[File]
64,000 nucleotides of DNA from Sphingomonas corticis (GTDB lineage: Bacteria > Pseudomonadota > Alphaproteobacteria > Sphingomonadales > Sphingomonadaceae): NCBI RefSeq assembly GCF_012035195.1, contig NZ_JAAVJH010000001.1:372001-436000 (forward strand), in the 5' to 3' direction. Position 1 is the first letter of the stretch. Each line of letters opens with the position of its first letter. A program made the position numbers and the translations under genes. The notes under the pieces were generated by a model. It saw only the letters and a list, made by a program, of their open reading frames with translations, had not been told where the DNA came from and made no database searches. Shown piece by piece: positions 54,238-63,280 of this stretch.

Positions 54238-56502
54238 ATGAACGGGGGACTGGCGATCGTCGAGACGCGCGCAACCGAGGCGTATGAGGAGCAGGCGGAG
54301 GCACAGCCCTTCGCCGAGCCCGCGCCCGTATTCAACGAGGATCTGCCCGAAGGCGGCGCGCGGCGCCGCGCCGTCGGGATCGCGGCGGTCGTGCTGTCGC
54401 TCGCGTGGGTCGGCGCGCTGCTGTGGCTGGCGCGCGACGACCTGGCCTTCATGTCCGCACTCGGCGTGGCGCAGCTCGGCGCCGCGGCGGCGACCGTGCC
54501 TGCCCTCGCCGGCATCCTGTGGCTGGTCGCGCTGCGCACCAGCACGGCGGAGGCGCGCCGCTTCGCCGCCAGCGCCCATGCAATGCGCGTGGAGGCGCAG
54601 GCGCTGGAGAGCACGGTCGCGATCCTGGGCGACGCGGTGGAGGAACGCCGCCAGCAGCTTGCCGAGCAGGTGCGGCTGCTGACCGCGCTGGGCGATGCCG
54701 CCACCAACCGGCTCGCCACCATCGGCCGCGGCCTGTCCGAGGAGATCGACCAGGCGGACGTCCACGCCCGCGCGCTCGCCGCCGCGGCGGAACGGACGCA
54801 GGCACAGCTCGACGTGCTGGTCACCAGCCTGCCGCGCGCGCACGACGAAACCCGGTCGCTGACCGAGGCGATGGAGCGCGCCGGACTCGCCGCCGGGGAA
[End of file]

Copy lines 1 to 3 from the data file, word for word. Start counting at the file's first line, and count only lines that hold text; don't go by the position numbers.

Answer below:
64,000 nucleotides of DNA from Sphingomonas corticis (GTDB lineage: Bacteria > Pseudomonadota > Alphaproteobacteria > Sphingomonadales > Sphingomonadaceae): NCBI RefSeq assembly GCF_012035195.1, contig NZ_JAAVJH010000001.1:372001-436000 (forward strand), in the 5' to 3' direction. Position 1 is the first letter of the stretch. Each line of letters opens with the position of its first letter. A program made the position numbers and the translations under genes. The notes under the pieces were generated by a model. It saw only the letters and a list, made by a program, of their open reading frames with translations, had not been told where the DNA came from and made no database searches. Shown piece by piece: positions 54,238-63,280 of this stretch.

Positions 54238-56502
54238 ATGAACGGGGGACTGGCGATCGTCGAGACGCGCGCAACCGAGGCGTATGAGGAGCAGGCGGAG